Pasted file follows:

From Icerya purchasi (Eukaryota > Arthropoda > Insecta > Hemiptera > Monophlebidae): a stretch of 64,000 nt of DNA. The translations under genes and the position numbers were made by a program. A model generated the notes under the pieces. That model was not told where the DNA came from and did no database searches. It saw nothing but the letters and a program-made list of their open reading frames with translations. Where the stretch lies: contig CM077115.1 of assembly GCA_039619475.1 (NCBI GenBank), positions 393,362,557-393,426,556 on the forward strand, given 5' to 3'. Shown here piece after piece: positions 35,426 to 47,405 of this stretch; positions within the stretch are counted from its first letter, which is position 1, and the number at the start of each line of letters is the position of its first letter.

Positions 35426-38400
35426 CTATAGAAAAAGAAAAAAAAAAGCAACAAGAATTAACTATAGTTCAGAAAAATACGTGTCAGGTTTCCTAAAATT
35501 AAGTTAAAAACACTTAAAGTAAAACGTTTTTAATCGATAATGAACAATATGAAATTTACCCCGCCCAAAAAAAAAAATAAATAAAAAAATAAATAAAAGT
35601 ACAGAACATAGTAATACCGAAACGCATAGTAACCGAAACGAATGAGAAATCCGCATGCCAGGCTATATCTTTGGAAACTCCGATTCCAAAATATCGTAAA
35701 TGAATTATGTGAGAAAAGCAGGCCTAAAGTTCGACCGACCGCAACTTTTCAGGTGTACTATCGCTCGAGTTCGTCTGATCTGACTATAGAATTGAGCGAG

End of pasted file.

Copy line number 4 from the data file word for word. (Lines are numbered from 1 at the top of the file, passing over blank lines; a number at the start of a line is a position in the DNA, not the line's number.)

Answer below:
35501 AAGTTAAAAACACTTAAAGTAAAACGTTTTTAATCGATAATGAACAATATGAAATTTACCCCGCCCAAAAAAAAAAATAAATAAAAAAATAAATAAAAGT